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Pressures of the sandwich generation

Caring for elderly parents living at home, coupled with the responsibilities of working and supporting children and grandchildren is something many adults in the ever-growing ‘sandwich generation’ are faced with.

A spotlight on Carolyn and Marlin

We speak to Carolyn Knight, whose mother Marlin was struggling to cope in her own home. A nasty fall forced them to make a difficult decision about Marlin’s future – something they both feel has been incredibly positive and has given them that precious mother and daughter time back. Marlin now lives at Sanctuary Care’s Watlington and District Nursing Home in Oxfordshire and Carolyn talks about her experience of moving a loved one into a nursing home.

When things started to change

Despite working long hours as a secretary for a post-transplant nursing team, Carolyn would spend a day each week at her mum’s house 30 miles away from her own home in Buckinghamshire. She would take her grocery shopping, clean her apartment and support her with anything she needed. There was little quality time together and Carolyn began to worry about her mum’s ability to cope alone at home.

She says: “Every time I showered her there were more bruises from where she had bumped into things. She had spilt boiling water from the kettle and things like that were worrying her, even though she wanted to keep her independence.” Marlin was also becoming increasingly unsteady on her feet but was desperate to stay in her own home.

Carolyn worried, in particular about something happening to Marlin at night and said: “I was very anxious leaving her. When I phoned at night she still could have put the phone down and then had an accident and hurt herself and I wouldn’t know if something had happened.”

One morning someone was delivering Christmas cards and heard Marlin calling for help, she was lying on the floor of her apartment and had been there for 16 hours. She had been unable to raise the alarm after falling because the pendant she wore around her neck to summon help in an emergency was on the sofa.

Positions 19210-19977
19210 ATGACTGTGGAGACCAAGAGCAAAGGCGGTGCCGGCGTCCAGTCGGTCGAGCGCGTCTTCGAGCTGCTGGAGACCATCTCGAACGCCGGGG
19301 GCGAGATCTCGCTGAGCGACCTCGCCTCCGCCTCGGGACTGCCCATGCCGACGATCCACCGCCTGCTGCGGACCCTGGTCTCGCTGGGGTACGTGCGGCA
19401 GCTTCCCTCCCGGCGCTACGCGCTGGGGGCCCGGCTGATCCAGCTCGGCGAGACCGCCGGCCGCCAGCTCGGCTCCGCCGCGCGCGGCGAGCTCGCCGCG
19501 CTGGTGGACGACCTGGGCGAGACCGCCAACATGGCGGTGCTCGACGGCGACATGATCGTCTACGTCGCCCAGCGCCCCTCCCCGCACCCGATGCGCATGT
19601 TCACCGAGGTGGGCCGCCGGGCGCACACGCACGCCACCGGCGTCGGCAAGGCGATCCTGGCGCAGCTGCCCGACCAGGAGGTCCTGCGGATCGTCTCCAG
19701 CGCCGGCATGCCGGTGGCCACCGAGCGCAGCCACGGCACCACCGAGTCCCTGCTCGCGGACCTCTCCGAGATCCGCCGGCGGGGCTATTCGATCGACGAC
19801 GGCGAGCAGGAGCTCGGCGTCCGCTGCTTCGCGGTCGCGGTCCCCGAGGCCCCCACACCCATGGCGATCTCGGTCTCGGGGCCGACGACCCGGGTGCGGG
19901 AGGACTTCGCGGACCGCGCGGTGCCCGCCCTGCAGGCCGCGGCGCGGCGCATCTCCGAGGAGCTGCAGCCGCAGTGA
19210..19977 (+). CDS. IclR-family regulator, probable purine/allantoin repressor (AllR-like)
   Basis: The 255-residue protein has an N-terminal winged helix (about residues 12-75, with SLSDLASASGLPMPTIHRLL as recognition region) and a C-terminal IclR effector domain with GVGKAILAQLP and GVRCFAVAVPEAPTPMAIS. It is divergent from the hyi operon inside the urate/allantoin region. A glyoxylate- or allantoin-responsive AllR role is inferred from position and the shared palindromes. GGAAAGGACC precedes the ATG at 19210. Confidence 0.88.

Having tried to pull herself across the floor, Marlin caused a serious injury to her leg and she and Carolyn were told she would need long-term nursing care to recover.

A new beginning

That is when they knew Marlin could not return home. Since moving to Watlington and District Nursing Home, which provides intermediate care and support for people following a spell in hospital, as well as nursing and dementia care, they have never looked back. Carolyn said: “Mum was initially upset as the decision was out of our hands and she had no idea that when she went to hospital that day she would never return home. But very quickly she said it was the best thing that could have happened because she couldn’t have carried on how she was.

“For me it was the peace of mind and sense of relief, because I now I knew that she was safe.”

Marlin very quickly started to love life in her new home, the people she was surrounded by and the staff caring for her.

For Carolyn the pressure of worrying about her being alone had gone, she was no longer working and caring for her mum during every spare moment she had, and most importantly the pair could enjoy spending genuine quality mother and daughter time together again.

She said: “It is a totally relaxing situation because I know she is being cared for, she is enjoying the company, the food and the activities. It is also great because I can join her when she goes on trips or we can just sit and chat. Now it is ‘our time’ again. Joining her when she goes out and seeing the pleasure she gets, it makes me quite tearful because we are able to do things now that I couldn’t have done with her before.”

Marlin agrees: “I feel very relaxed – you can’t be unhappy here. It’s the friendliness of everyone – and I love having my hair done every Friday. It makes me feel like I am going to Buckingham Palace!”

Thanks to Sanctuary Care for providing this article for us, to find out more about the work they do, click here. 

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